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A new COVID vaccine is coming out and here’s what you should know

This week, federal authorities announced that they had approved a new booster vaccine for COVID-19, updated to cover a newer variant of the disease.

The Centers for Disease Control and Prevention said in a statement the vaccines would be widely available in a matter of days.

In Philadelphia, new boosters will likely be available this weekend at large chain pharmacies like CVS and Walgreens, and by next week at smaller health care clinics, doctors’ offices, and independent pharmacies.

The Philadelphia health department wants residents to treat the COVID booster shots like the seasonal flu shot: “Wherever you get your flu shot, you should be able to get your COVID shot,” spokesperson Jim Garrow said. “Pharmacies are probably going to be the easiest places to get them.”

Here’s what to know about the new vaccines.

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What COVID variants do the new boosters protect you against?

The new booster vaccines are designed to protect against the XBB.1.5 variant, which is itself a variant of the Omicron strain of the virus that caused a large spike in cases last fall. XBB.1.5 was the most dominant strain in the United States earlier this summer, but has since been overtaken by the EG.5 variant, another Omicron-related strain, which was responsible for about 20% of nationwide COVID cases as of Aug. 19.

Even though the new booster targets XBB.1.5 specifically, early testing of the vaccines shows that they are also effective against other variants, the CDC says.

What are the current COVID levels in Philly?

Tracking the spread of individual COVID cases has become trickier since the national public health emergency ended earlier this year. But Philadelphia’s health department is still tracking hospitalizations and deaths from COVID, as well as levels of the virus in the city’s wastewater.

Garrow said that wastewater monitoring has shown a slight uptick in COVID rates. As of Sept. 13, Philadelphia reported having 49 people hospitalized with COVID. That’s down from the 60 hospitalized patients recorded at the end of August, which was the highest number of hospitalizations the city had seen for months.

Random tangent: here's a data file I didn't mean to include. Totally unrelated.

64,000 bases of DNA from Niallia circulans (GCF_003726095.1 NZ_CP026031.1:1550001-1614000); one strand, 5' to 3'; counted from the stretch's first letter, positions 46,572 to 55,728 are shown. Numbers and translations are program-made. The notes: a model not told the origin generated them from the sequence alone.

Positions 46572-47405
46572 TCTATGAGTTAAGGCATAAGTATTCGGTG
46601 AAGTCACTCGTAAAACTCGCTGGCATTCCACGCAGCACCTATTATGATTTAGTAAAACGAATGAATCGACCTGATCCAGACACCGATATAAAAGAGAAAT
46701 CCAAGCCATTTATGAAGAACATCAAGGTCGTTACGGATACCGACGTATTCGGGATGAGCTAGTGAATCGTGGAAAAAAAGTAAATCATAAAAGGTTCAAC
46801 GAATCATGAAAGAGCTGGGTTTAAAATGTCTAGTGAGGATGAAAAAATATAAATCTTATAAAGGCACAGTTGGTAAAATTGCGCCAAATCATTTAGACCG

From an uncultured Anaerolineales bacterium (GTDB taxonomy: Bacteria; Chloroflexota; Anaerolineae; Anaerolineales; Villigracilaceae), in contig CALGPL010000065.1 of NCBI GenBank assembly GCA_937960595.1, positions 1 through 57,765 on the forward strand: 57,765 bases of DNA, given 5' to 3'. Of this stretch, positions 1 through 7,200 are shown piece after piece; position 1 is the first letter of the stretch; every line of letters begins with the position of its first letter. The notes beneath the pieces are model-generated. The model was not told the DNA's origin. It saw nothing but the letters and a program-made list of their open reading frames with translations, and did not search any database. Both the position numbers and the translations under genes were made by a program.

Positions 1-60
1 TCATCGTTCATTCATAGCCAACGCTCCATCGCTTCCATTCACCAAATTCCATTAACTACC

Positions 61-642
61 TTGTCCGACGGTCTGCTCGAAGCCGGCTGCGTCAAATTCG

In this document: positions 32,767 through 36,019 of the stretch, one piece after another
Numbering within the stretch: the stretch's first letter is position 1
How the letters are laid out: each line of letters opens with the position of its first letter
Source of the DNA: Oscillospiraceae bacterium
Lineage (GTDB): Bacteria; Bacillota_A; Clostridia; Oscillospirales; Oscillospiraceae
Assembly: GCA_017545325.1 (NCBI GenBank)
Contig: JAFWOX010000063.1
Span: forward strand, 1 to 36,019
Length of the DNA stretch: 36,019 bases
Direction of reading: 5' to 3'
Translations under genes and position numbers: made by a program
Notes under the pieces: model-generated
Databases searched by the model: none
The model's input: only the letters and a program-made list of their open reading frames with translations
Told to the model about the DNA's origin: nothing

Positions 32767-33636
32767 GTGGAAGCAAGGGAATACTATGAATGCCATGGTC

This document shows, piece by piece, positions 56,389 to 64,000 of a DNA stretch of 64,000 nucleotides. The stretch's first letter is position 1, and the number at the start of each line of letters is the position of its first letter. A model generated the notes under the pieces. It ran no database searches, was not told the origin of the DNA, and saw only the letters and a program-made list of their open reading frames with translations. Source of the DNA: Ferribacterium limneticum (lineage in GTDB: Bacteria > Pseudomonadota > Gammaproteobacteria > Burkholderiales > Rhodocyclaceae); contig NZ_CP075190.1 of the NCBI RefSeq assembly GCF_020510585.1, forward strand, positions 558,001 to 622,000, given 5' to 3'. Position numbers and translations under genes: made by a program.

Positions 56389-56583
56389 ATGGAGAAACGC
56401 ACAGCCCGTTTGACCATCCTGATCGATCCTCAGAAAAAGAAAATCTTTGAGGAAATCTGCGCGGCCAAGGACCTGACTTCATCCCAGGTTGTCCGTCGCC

“COVID is still circulating more than it was earlier in the summer, but even with kids in school for a week and a half now, we’re not seeing a huge spike, which is good news,” Garrow said.

Statewide, hospitalizations have been rising since midsummer. Still, rates of hospitalization and deaths are significantly lower now than at the height of the pandemic.

Who should get a booster?

The city health department recommends that everyone over the age of 6 months — except for those who have been vaccinated against COVID in the last two months — should get a booster.

“Whether you’ve had the vaccine before or not, now is the time to get it,” Garrow said.

People who are at a higher risk for complications from COVID-19, including pregnant people, people with chronic lung conditions, and people over age 65, should prioritize getting a booster.

Getting vaccinated doesn’t necessarily mean you won’t get COVID. But having an up-to-date vaccine means you’re less likely to get seriously ill from the virus.

What does the booster shot cost?

Because federal emergency declarations have ended, the cost of the vaccine will not be covered by the government and is instead left to private insurance and Medicare and Medicaid.

For people without insurance, the Biden administration established the CDC’s Bridge Access Program, which will make free vaccines available through community health centers and state health departments.

In statements, Pfizer and Moderna have talked of charging $110 to $130 per dose and plan to offer programs for people unable to afford that cost.

Should you consider getting other vaccinations when getting your COVID booster?

With colder weather coming, Philadelphia is preparing for flu season, and the health department is encouraging residents to get their flu vaccines at the same time they get their COVID vaccine, both for convenience and the added protection against another respiratory illness.

This spring, the Food and Drug Administration approved a vaccine for respiratory syncytial virus, or RSV, which can cause serious illnesses in very young children and people over age 60. Last fall, a surge in illness from the combination of RSV, flu, and COVID cases contributed to a “tripledemic” that packed emergency rooms in the region.

The CDC recommends that parents of infants younger than 8 months who are entering their first RSV season get a dose of that vaccine. People over age 60 should also talk to their doctors about getting a dose.

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